By Gamer_152 4 Comments
Warning: The following post contains some spoilers for Bioshock and major spoilers for Bioshock Infinite.
I’ve said it before, but I think there’s a common misconception that a sequel staying true to its roots means it just replicating the same locations, characters, story, etc. of the original, and I think the path of the Bioshock series demonstrates perfectly where this kind of thinking falls down. Despite the success of the first game, the general consensus on Bioshock 2, at least at the time of release, was that the game was a bit of a disappointment and just didn’t stand up to Bioshock 1. From one perspective this might not make a lot of sense, given that Bioshock 2 took the locations, monsters, and other features that everyone loved in the original and produced a more polished version of the overall package, but we need to escape the mindset that games can just be defined as galleries of content, and instead remember that presenting content is only a means to the larger goal of giving the player some kind of experience.
Bioshock 1 wasn’t just enjoyable because it contained Rapture and Splicers and Big Daddies and all those wonderful things, but also because we were discovering those things for the first time, uncovering what Rapture was, and putting together the pieces to work out how it had gotten the way it had. In this sense there was only ever a limited amount that Bioshock 2’s return to Rapture could offer us. While the game laid out new environments to explore and added some new story, we’d already discovered the large majority of the history of the city, we knew what it was like to explore Rapture, we’d already grappled with the legendary figures behind it, and we'd already become one of its monsters. There was another problem though.
We won’t go too deep into this, but for various reasons one of the most effective tools video games have to tell stories are their environments, and through their environments games can give us a sense of a real, breathing world in a way that other media often can’t. Many of the games with the best stories and worlds out there are those that make heavy use of their environment as a means of storytelling, and this was something the original Bioshock did fantastically. Not only could you find discarded items on the ground, messages scrawled on the walls, and similar environmental features adding backstory and helping flesh out the city, but there was something a little more than that.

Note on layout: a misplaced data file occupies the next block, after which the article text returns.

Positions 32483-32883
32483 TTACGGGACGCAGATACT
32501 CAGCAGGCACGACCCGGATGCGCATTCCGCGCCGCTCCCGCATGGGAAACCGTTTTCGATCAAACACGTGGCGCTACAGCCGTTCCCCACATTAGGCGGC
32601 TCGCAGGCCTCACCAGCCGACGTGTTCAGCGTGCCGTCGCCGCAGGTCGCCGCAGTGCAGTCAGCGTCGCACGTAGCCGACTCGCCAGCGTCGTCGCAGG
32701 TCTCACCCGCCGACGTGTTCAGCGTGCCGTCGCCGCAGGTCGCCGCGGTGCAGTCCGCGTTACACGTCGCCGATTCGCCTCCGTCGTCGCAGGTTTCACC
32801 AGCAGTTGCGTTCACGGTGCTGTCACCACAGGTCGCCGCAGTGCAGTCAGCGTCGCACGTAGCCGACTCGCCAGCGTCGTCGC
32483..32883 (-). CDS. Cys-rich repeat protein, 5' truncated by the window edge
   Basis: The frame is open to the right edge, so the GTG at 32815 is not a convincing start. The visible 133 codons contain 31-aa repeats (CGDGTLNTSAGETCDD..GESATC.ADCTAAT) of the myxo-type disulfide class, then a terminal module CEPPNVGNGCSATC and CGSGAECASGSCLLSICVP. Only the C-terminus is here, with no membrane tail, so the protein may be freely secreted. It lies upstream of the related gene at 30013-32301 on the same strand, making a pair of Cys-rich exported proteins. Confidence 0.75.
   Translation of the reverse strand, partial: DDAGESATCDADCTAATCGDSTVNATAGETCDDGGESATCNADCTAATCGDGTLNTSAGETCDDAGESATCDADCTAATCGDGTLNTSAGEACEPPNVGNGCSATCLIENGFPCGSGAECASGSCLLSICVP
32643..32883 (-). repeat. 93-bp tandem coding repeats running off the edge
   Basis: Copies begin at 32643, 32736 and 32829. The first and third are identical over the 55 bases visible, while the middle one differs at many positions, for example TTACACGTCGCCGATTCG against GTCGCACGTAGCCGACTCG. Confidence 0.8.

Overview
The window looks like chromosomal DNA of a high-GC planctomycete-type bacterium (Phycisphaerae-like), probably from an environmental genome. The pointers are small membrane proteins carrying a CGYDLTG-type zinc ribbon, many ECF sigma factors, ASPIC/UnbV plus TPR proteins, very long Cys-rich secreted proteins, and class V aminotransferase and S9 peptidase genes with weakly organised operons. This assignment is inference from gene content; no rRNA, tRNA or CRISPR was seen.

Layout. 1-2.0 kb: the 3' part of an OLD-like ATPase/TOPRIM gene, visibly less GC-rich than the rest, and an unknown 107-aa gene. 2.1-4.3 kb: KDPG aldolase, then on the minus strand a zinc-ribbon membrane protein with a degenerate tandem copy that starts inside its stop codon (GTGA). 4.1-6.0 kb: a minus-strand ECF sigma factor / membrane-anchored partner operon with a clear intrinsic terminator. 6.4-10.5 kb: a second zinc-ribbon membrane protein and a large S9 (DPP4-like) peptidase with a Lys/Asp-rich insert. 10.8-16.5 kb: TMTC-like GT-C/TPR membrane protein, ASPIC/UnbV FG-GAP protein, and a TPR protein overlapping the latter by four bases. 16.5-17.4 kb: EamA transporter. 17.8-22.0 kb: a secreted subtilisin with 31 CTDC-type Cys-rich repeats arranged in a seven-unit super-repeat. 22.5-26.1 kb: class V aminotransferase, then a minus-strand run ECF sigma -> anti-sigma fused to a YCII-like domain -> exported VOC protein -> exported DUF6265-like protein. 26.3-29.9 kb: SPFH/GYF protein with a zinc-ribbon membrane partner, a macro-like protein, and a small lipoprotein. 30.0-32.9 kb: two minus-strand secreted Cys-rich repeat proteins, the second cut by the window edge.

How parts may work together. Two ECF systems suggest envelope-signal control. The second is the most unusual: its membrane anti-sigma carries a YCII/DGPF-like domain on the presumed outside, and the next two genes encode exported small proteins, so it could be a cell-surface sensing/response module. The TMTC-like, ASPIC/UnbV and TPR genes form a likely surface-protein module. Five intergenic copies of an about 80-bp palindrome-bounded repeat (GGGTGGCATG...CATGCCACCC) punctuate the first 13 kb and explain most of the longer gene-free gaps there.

Rapture itself was very clearly the product of the actions and beliefs of the people who worked on it, and it felt in no small way intertwined with those characters. For example, the ADAM and the Little Sisters were the mark that Brigid Tenenbaum left on the city, the deformed corpses and general horror hospital feel of the Medical Pavilion felt closely tied to J.S. Steinman, the whole city and the way it was shaped was in a larger sense the result of Andrew Ryan’s endeavours and warped philosophies, and so on. Bioshock 2 brings back some of this “The environment and monsters reflect the characters” idea, but not nearly to the extent 1 did, and with that city being so closely linked to those characters we’d already got to know in the first game, it felt that to some degree 2 was a cheap switch-out of characters and plot rather than an experience with its own strong and self-contained identity the way 1 was.
Now I’m not saying Bioshock 2 was a bad game, I believe it was a good game that contained some great character and level design, a welcome refinement of the original gameplay, and an atmosphere that many games even today can’t rival, but at the same time I see it fairly regularly said that Bioshock 2’s problem was that it followed in the footsteps of a game as incredible as Bioshock 1, and I don’t believe that’s anywhere near the full story. Irrational prove in Bioshock Infinite that it was always possible to make a follow-up to Bioshock 1 which successfully carried on the spirit and level of quality of the original game, and then some.
As with the original Bioshock, a significant part of the appeal of Infinite is in discovering and exploring a new and fantastical pocket of civilisation, and seeing the way the flawed socio-political ideas of the visionaries behind it bring it down. Infinite perhaps doesn’t go quite as far as the original in attempting to reflect its characters in its environments, but it still makes considerable use of this idea as a means to tie its world together and it pulls it off excellently. The hyper-patriotic, racist, and pious beliefs of Comstock are deeply ingrained in the people of Columbia, its landmarks, and even its architecture; the history of Slate and Booker is played out in the exhibits of Columbia’s history museum; the way the Vox Populi shattered the city is reflected in the desolate streets and distant gunshots of some of the later environments, etc.